My View From The Country

Why I Have A Love-Hate Relationship With Chick-fil-A

The fast-food chicken chain announced it will serve only antibiotic-free chicken within five years.

Being a cattleman, I have an inherent dislike for chicken. Yes, I like fried chicken, and I thoroughly enjoy wings, but disliking chicken in general has always been kind of a principled stand for me. It’s like being a Duke basketball fan; you automatically don’t like North Carolina, and vice versa.

However, I have a teenage daughter who persuaded me to go to a Chick-fil-A restaurant. The service was impeccable; the kids waiting on us had great manners. Meanwhile, the sauce you dipped your chicken in was so good that it made tasteless chicken even tasty to me. Throw in the fact that Chick-fil-A strives to operate with Christian principles – things like not opening on Sunday – and I find it hard not to be kind of a fan.

Of course, the ads featuring Holstein cows that exhort folks to “Eat mor chikin” are pretty darn humorous, even for a cattleman who is a little concerned about the message. However, with all the great things Chick-fil-A does in the community, if you are a cattleman, there’s no escaping the fact that it’s still a chicken outfit.

This week, the chain added to my consternation with its public pledge to go antibiotic-free within five years – no antibiotics ever administered from the hatchery to the processing plant. The next five years, Chick-fil-A says, will allow them to work with suppliers to build a supply chain that will allow them to be 100% antibiotic-free.


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Part of me rationalizes this announcement as Chick-fil-A responding to consumer demand, and part of me says they are succumbing to a radical minority. I think virtually everyone understands that, with the growing public concern regarding the development of antibiotic-resistant strains of bacteria, the livestock industry must be more judicious and careful in how its uses antibiotics. However, using antibiotics properly is not only advantageous to the animal, it’s advantageous to consumers as well. 

Chick-fil-A’s customer is the consumer, and it’s hard to argue with anyone who is acting to provide what their customers want. Heck, I’d find a way to make my bulls pink if that’s what would make my customers more money. However, it does raise the question about whether a business has a responsibility to the industry it’s a part of to educate consumers about perceptions that damage that industry; or does it make more sense to follow the mantra of the customer always being right?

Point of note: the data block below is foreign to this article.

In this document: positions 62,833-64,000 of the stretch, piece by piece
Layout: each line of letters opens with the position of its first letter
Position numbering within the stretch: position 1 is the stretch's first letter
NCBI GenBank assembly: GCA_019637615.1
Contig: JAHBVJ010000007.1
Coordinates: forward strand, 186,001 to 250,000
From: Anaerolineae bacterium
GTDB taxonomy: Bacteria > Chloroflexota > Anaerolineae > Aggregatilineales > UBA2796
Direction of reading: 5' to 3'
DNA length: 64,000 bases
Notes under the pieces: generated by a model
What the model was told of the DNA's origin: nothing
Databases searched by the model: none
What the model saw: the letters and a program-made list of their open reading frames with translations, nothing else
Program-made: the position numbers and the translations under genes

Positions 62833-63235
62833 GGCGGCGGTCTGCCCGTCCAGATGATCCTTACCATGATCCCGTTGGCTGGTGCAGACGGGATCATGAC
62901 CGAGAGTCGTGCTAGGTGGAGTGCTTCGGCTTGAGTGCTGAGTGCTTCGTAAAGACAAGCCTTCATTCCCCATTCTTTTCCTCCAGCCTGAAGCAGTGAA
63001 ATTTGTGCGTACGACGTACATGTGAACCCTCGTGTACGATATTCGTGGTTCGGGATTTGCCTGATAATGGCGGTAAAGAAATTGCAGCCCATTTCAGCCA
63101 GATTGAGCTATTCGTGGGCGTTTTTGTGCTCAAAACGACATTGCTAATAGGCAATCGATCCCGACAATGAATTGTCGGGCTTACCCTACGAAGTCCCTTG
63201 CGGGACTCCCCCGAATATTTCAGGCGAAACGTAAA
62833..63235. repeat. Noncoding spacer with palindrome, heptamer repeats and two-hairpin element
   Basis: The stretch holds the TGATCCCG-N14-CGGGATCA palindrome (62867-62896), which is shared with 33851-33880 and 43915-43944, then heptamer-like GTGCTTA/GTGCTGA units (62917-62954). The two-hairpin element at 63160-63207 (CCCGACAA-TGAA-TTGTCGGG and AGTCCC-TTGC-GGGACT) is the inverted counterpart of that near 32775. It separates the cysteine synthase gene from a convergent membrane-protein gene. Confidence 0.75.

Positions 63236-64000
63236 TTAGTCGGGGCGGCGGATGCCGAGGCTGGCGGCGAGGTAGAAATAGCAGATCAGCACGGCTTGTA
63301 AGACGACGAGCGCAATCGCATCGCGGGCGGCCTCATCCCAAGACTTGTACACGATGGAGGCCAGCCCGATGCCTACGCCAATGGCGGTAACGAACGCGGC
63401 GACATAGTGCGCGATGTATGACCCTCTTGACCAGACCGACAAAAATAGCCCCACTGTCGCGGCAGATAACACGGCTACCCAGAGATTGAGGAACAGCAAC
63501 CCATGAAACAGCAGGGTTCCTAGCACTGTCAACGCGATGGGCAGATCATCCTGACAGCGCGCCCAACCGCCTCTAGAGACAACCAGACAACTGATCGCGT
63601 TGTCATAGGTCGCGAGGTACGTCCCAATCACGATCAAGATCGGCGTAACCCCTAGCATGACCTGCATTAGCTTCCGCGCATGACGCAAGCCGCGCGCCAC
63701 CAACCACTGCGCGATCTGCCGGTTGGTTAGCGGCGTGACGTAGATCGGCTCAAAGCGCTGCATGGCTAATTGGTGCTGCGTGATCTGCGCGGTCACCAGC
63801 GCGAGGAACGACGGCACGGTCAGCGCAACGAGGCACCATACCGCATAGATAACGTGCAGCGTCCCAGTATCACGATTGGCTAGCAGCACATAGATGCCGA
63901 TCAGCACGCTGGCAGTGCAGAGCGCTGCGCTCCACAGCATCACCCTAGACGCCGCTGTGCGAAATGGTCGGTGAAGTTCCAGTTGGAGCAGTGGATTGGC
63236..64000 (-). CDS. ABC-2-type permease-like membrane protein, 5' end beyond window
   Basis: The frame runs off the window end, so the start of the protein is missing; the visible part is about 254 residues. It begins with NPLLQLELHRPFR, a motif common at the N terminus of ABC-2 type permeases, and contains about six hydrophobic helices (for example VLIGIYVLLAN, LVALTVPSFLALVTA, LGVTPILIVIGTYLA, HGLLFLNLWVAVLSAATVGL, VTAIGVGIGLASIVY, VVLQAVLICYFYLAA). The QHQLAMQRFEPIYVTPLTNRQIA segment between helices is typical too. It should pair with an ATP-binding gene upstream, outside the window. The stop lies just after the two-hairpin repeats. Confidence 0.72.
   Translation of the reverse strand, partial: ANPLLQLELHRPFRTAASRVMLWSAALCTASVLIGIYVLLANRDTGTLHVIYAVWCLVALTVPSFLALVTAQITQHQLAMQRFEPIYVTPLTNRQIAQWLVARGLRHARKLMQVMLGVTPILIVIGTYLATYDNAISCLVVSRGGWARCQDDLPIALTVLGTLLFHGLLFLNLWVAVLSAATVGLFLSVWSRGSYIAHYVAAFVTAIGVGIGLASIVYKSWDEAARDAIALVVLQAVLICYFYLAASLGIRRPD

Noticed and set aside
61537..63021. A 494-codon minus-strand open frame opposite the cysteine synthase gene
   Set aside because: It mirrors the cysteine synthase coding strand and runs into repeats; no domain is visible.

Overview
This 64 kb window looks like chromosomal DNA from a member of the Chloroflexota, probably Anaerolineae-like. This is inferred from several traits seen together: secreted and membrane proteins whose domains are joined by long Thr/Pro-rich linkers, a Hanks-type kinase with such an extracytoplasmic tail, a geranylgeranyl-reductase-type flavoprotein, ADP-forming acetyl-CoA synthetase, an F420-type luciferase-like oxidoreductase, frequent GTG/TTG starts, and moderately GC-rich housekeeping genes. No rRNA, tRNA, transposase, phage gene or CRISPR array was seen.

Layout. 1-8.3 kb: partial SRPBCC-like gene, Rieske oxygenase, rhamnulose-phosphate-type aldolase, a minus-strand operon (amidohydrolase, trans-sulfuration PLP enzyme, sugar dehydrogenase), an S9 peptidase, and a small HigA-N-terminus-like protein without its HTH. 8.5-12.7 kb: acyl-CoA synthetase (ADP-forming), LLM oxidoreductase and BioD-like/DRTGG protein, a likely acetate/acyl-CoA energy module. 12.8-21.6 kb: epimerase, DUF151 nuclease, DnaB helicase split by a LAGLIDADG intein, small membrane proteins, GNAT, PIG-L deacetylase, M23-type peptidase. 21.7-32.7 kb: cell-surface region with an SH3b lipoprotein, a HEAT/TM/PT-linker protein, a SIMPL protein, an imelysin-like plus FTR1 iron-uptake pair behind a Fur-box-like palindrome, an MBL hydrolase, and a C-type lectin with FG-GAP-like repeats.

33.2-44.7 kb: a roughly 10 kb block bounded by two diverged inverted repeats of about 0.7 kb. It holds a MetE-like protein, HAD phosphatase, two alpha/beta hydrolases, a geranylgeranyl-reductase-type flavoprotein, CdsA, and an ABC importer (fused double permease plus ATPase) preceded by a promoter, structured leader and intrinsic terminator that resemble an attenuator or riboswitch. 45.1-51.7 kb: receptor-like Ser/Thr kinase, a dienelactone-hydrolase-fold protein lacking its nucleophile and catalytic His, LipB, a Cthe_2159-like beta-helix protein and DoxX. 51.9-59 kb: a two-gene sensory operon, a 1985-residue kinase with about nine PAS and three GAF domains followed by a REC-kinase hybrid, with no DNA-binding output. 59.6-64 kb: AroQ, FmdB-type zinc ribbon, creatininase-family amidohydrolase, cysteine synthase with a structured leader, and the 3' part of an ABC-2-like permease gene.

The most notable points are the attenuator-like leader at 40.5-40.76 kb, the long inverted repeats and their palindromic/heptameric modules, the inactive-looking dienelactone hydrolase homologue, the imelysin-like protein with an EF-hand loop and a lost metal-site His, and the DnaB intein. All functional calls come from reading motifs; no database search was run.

The antibiotic issue is important because everyone wants to be able to treat a sick animal effectively, but the antibiotic issue is a harbinger of sorts. How the antibiotic issue plays out will likely have a big effect on the debate over the use of growth promotants, and on the use of technology in general.


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Discuss this Blog Entry 5

on Feb 14, 2014

I'm disturbed by this as well. Even though I only raise chickens each spring to replace aging laying hens, I know that baby chicks need antibiotics in the water if they are to survive. Why accept heavy losses when tonic in the water can raise 100% of the chicks. Once they are older they no longer receive any medications but early on it is critical. Further if I did have an outbreak of some disorder that would respond to treatment I would use it. We have only to look at the UK to see how the city populations have subjugated the countryside. The cities have numbers and the rural areas do not, simple as that. The youth in communities see things in black and white. They want to go with the in crowd. By the time they mature enough to know they were wrong it's too late. Capture the youth or you'll never catch up to the animal terrorist agenda

on Feb 14, 2014


John R. Dykers, Jr (not verified)
on Feb 14, 2014

Amen to Maggie b.
It will be much more difficult for chicken producers to do than it was for us at New Hope Farm and producing CharLean. We were small scale and went from calving to dinner plate without comingling from any other herds and could leave off antibiotics without retarding growth or production. We avoided the feedlot by leaving calves always on pasture and bringing the feed to them.

on Feb 15, 2014

Like you I like beef, and find it a bit opportunistic to claim a great movement when its already a recommendation to lower the use and I am sure FSIS is establishing the Adjusted rule around the claim now. I would add that pre and probiotic developments may be the answer to reducing the need for antibiotic use in the future . New technology is here now to improve the complete cycle and growth regiments. Now we really need to focus on building more numbers of cattle and innovation in product form to keep that taste choice preference with consumers.

TCHops (not verified)
on May 27, 2014

amen to maggie b

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What's My View From The Country?

As a fulltime rancher, opinion contributor Troy Marshall brings a unique perspective on how consumer and political trends affect livestock production.


Troy Marshall

Troy Marshall is a multi-generational rancher who grew up in Wheatland, WY, and obtained an Equine Science/Animal Science degree from Colorado State University where he competed on both the livestock...

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